Everybody’s Welcome tells the story of a mouse who builds a house, providing a home for other woodland animals with nowhere to live. Sharing this story is a great way to start talking about how important it is to help those in need, whether it be a friend with a problem, someone you have just met, or a family immigrating from another country.
Watch the story
- As you are reading or watching the story together, encourage your child to join in the repeated phrase ‘everybody’s welcome’.
- Emphasise the rhyming words at the end of each line and see if your child can fill in the missing word, for example ‘you can stick with me… just you wait and (see)’.
- Pause or stop reading the story as the mouse meets a new animal and ask “What will happen next?” or “What will the mouse say to the animal?”
- Talk about why each of the animals have had to leave their homes. Discuss how kind the mouse is and how the mouse makes sure to welcome everyone, ‘wherever they may come from, whether near or far’. Talk about how we can welcome people if they are new to the area, including if they have moved from another country.
After you have finished the story, try these house-themed activities together:
- Make a house or den: Make your own house to welcome everyone! You could build a big house using cardboard boxes, or create a den under a table using pillows and blankets.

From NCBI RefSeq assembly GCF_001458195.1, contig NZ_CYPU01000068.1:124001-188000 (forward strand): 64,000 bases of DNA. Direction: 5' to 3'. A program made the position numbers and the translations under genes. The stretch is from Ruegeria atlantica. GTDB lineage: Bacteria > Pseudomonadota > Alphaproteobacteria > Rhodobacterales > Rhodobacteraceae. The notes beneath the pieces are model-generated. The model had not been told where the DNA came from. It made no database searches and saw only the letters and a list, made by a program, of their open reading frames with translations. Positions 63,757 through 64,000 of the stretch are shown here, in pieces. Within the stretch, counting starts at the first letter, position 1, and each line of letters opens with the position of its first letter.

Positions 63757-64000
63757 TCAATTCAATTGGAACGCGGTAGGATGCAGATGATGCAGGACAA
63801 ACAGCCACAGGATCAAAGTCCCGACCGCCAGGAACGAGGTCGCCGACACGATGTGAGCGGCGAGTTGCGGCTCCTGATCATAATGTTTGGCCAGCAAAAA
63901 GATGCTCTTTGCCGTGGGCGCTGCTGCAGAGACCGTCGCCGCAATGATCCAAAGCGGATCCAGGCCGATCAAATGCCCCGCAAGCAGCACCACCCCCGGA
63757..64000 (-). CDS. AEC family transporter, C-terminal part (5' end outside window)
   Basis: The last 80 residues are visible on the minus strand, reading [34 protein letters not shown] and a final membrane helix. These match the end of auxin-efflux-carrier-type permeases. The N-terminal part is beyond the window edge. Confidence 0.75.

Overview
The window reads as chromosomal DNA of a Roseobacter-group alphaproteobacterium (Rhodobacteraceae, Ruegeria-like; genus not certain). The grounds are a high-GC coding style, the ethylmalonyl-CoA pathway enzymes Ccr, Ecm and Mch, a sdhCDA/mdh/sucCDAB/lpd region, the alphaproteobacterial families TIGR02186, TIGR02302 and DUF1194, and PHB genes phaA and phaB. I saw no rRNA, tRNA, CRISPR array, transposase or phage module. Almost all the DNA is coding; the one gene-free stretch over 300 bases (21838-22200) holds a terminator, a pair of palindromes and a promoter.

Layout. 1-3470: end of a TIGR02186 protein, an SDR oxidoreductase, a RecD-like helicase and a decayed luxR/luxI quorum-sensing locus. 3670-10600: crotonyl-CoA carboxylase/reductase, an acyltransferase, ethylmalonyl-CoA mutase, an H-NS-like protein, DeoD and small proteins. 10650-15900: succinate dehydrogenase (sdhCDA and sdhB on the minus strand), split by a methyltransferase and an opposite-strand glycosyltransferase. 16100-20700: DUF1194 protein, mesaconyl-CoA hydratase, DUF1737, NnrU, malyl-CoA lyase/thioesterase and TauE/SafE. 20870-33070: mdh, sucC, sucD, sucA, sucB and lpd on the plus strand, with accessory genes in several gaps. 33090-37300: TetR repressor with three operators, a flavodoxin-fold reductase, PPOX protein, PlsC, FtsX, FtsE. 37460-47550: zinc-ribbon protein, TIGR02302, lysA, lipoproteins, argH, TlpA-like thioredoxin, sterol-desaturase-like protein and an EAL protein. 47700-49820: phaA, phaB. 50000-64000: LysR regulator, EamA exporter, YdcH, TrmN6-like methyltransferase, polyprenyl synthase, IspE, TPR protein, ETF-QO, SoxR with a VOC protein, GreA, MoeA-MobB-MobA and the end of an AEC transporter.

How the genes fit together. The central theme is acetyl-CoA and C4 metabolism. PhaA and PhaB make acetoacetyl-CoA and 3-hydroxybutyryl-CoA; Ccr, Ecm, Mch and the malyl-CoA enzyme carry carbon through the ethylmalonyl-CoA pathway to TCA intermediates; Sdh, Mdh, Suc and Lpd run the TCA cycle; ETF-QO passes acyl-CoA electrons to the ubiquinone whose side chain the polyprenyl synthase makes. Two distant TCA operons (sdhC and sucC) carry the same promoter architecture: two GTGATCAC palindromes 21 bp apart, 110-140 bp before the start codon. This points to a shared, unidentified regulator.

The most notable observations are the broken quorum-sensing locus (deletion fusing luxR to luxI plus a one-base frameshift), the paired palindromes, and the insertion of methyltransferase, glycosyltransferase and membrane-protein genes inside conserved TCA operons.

- Invite some visitors: Use some toy animals, puppets or pictures of animals and invite them to come into your house or den. Think about how to make them feel welcome, for example by giving them somewhere to sit. You could also invite the other people that you live with.
- Action song: Sing this song called Peter Hammers, which is about using a hammer to build. Try out the actions that go along with the song.
- Create a welcome sign: Make a welcome sign or picture to show that everybody is welcome in the house or den that you have made. Look at the picture on the front cover and talk about what the mouse is doing to show that the animals are welcome (smiling, with arms stretched out). Can you draw yourself in the same way?
For older children
Draw a picture of the house or den that you have made and add some labels. You could draw and label yourself welcoming everybody. Add some animals, label them and show which part of the house they are helping to build.